I’ve been an Atlanta Braves fan since I was a little kid, and Hank Aaron was like a hero to me. This sucks.

to a great one.

I. M. Gei fucked around with this message at 17:44 on Jan 22, 2021

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AHH F/UGH
May 25, 2002



More like boringball

Jose Oquendo
Jun 20, 2004

At the end of 2018, a study was published by London Metropolitan University showing that certain bacteria, normally present only in intestinal tracts or feces, were found on McDonald's self-service screens.




Poppin greenies in heaven.

boar guy
Jan 25, 2007



yeah sorry but baseball is the worst

I. M. Gei
Jun 26, 2005

I fear the man who has hit one dinger ten thousand times.




boar guy posted:

yeah sorry but baseball is the worst

boar guy
Jan 25, 2007




ok boomer

MightyJoe36
Dec 29, 2013

Cat Army


Baseball is enjoyable if you actually go to the ball park and watch a game. Watching it on TV is a real snooze fest. My dad used to call it a Game made for Radio.

yikes!
Jul 5, 2006




Soiled Meat

i'm not a huge fan of baseball, but hank aaron owned anyway rip to a great dude

DeadFatDuckFat
Oct 29, 2012

This avatar brought to you by the 'save our dead gay forums' foundation.


Satan digs the long ball

Halloween Liker
Oct 31, 2020



Cant believe an 86 year old died

boar guy
Jan 25, 2007



Halloween Liker posted:

Cant believe an 86 year old died

an 86 year old that played their last game 44 years ago, before most goons were born, what a terrible tragedy

EorayMel
May 29, 2015

You got the fluffy kitty kitty!


Ninja Baseball Batman

I. M. Gei
Jun 26, 2005

I fear the man who has hit one dinger ten thousand times.




at least respect the man for overcoming racism, drat

Halloween Liker
Oct 31, 2020



I think he existed within racism, right. Overcome?

Its a sport, hes not overcoming anyone.

He was doing a white mans hobby like a race horse

(USER WAS PUT ON PROBATION FOR THIS POST)

Halloween Liker fucked around with this message at 18:13 on Jan 22, 2021

super sweet best pal
Nov 18, 2009

It's bulbasaur!

boar guy posted:

yeah sorry but baseball is the worst

If they got rid of base stealing games would go a lot faster since pitchers wouldn't spend all their time throwing glances behind them instead of throwing the loving ball.

Delta-Wye
Sep 29, 2005

Represent!

died with vaccine, not of vaccine.

DeadFatDuckFat
Oct 29, 2012

This avatar brought to you by the 'save our dead gay forums' foundation.


Halloween Liker posted:

I think he existed within racism, right. Overcome?

Its a sport, hes not overcoming anyone.

He was doing a white mans hobby like a race horse

So does that mean no one has overcome racism in your definition

The Walrus
Jul 9, 2002




DeadFatDuckFat posted:

So does that mean no one has overcome racism in your definition

other than that django unchained guy


rip hank

Full Metal Jackass
Jan 22, 2001

Rabid bats are welcome in my home

Rip to a real one

Farg
Nov 19, 2013



big sportsball energy coming from these replies. lotta people who got stuffed in lockers itt

I. M. Gei
Jun 26, 2005

I fear the man who has hit one dinger ten thousand times.




Halloween Liker posted:

I think he existed within racism, right. Overcome?

Its a sport, hes not overcoming anyone.

He was doing a white mans hobby like a race horse

are you a Koala’s March rereg?

AHH F/UGH
May 25, 2002



baseball makes a test cricket match look like a NASCAR crash megacompilation

Milo and POTUS
Sep 3, 2017

I will not shut up about the Mighty Morphin Power Rangers. I talk about them all the time and work them into every conversation I have. I built a shrine in my room for the yellow one who died because sadly no one noticed because she died around 9/11. Wanna see it?


some gross rear end opinions itt

Big Beef City
Aug 15, 2013




Halloween Liker posted:

I think he existed within racism, right. Overcome?

Its a sport, hes not overcoming anyone.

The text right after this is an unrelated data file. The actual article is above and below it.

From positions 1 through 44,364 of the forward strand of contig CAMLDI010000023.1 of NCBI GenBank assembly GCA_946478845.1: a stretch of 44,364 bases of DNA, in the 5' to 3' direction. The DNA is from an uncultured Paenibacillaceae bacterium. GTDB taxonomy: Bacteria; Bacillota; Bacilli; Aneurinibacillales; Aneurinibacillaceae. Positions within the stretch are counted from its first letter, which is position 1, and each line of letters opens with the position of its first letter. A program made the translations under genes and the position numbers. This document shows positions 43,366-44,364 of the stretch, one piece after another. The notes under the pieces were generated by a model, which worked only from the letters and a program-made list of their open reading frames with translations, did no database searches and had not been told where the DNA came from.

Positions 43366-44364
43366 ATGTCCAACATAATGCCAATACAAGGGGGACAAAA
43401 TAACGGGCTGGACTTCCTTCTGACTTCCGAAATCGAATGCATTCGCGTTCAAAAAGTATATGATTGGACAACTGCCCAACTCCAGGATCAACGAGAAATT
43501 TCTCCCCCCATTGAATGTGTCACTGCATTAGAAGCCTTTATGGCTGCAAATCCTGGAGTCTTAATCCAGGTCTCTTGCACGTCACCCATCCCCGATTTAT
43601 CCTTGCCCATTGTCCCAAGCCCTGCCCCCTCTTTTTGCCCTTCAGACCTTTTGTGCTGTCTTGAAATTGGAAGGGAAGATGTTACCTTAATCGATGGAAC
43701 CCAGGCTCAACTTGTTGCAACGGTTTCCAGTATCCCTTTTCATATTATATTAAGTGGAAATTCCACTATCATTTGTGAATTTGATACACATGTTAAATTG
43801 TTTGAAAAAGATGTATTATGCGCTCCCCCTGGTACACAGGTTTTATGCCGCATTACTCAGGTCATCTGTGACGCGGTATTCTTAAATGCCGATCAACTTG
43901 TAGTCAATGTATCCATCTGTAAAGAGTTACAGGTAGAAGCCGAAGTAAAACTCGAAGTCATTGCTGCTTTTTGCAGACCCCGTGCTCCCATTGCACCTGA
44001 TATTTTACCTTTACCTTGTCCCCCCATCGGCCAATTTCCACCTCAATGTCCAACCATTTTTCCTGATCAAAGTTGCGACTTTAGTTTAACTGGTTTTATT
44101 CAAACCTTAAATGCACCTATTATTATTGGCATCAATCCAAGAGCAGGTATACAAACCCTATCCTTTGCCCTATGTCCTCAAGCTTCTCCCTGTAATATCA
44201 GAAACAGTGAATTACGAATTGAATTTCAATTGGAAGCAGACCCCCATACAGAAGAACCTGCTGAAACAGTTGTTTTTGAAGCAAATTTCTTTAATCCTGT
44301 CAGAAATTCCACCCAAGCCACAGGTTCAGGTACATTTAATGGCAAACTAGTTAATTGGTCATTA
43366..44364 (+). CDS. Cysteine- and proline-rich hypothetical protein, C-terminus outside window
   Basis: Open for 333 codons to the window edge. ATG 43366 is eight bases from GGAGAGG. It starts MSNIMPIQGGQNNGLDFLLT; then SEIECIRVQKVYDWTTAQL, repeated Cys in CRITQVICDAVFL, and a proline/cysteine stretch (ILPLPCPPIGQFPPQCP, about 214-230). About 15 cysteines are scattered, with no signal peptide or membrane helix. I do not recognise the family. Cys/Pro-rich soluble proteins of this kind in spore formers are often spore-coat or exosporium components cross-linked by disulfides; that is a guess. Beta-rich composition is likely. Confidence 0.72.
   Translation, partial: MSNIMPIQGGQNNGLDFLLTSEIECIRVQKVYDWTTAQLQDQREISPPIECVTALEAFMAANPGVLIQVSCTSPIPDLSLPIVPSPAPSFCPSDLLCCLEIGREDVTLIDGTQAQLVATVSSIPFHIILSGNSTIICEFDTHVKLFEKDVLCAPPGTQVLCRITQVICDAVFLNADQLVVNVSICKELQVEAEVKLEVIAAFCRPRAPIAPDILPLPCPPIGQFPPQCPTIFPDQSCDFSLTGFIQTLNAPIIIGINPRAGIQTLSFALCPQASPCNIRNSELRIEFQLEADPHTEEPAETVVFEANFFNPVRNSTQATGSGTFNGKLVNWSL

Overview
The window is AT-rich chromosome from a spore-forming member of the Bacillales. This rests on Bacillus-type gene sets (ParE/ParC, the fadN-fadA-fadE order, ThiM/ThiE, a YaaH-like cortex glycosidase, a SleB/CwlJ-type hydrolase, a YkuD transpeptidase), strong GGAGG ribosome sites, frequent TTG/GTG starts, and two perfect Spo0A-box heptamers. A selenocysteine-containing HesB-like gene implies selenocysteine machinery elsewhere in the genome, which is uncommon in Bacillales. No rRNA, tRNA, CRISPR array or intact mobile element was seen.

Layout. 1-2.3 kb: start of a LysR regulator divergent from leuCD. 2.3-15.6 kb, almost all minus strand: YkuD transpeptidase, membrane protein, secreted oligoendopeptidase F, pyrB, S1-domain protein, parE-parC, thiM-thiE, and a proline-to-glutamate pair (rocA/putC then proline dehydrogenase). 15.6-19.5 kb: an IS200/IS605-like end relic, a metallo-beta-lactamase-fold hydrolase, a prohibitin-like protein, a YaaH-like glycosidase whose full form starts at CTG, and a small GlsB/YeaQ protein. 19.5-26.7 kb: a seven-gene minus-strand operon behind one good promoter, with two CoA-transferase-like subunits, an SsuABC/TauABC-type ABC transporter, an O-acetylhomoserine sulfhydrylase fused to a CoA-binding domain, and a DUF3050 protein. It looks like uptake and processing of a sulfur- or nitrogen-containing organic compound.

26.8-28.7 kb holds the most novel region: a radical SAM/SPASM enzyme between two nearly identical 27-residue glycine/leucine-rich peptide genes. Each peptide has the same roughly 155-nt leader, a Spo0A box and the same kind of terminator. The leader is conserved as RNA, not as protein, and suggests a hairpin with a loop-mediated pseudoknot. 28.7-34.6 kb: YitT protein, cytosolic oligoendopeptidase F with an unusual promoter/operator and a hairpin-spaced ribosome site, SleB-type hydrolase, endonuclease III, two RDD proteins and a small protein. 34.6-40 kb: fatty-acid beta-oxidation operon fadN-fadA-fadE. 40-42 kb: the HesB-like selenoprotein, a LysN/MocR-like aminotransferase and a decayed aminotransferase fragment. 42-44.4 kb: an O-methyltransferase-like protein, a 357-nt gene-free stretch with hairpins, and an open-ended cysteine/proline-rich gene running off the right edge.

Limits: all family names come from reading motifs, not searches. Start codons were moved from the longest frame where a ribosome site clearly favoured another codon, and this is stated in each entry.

He was doing a white mans hobby like a race horse

The gently caress is this garbage

Saalkin
Jun 29, 2008

GREAT RACK



Baseball is dumb but beating whitey at his own game is good.

crazy eyes mustafa
Nov 29, 2014


Fun fact: He was the “hammer” in MC Hammer (Stanley Kirk Burrell was called Hammer due to his resemblance to a young Hank Aaron)

kntfkr
Feb 11, 2019


MightyJoe36 posted:

Baseball is enjoyable if you actually go to the ball park and watch a game. Watching it on TV is a real snooze fest. My dad used to call it a Game made for Radio.

I went to a Yankees Tigers game once with my dad and it was supposed to be a double header but the first game lasted 17 innings and I would have had more fun if I was sitting in a prison bus, cutting myself while reading suicide notes written by war orphans

Halloween Liker
Oct 31, 2020



WHAT???

SLICK GOKU BABY
Jun 12, 2001

A Little Known FACT: Burger King's Bacon King is superior to the Baconator.


I am always shocked and upset when old people die.

Full Metal Jackass
Jan 22, 2001

Rabid bats are welcome in my home

SLICK GOKU BABY posted:

I am always shocked and upset when old people die.

I got news for u buddy...youre old!!!!

Big Beef City
Aug 15, 2013




SLICK GOKU BABY posted:

I am always shocked and upset when old people die.

I don't think anyone is shocked though?
He's just an iconic player.

Waltzing Along
Jun 14, 2008

There's only one
Human race
Many faces
Everybody belongs here

Mods, please change thread title to ex-home run king.

Halloween Liker
Oct 31, 2020



used to have to find out later someone famous you never knew died, now its just bam bam...and its literally pointless

OB-GYN Kenobi
Dec 4, 2017


Halloween Liker posted:

used to have to find out later someone famous you never knew died, now its just bam bam...and its literally pointless

Much like your posts.

Halloween Liker
Oct 31, 2020



OB-GYN Kenobi posted:

Much like your posts.


Tell that to the ladies

Mega64
May 23, 2008





Not a big baseball guy but from reading a bit it seems he had a hell of a life both on and off the field, and I gotta give him props for doing what he did with all the poo poo he had to deal with.

Definitely a great sports icon for so many reasons.

Halloween Liker
Oct 31, 2020



Dude hit his peak early-mid 70's? , off the court would have been insane.

Big Beef City
Aug 15, 2013




Halloween Liker posted:

Dude hit his peak early-mid 70's? , off the court would have been insane.

Ah yes.
The ever popular 'baseball court'

Chief McHeath
Apr 23, 2002



Henry "Hank" Aaron never played with the juiced ball, but he did have JUICED BALLS!

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General Dog
Apr 26, 2008

New Year, New Me!

I remember when Bonds broke the HR record and the purists were all about it, some columnist wrote a fanfiction about Hank Aaron coming out of retirement at age 72 and taking the record back and it was extremely embarrassing to read.

Anyway,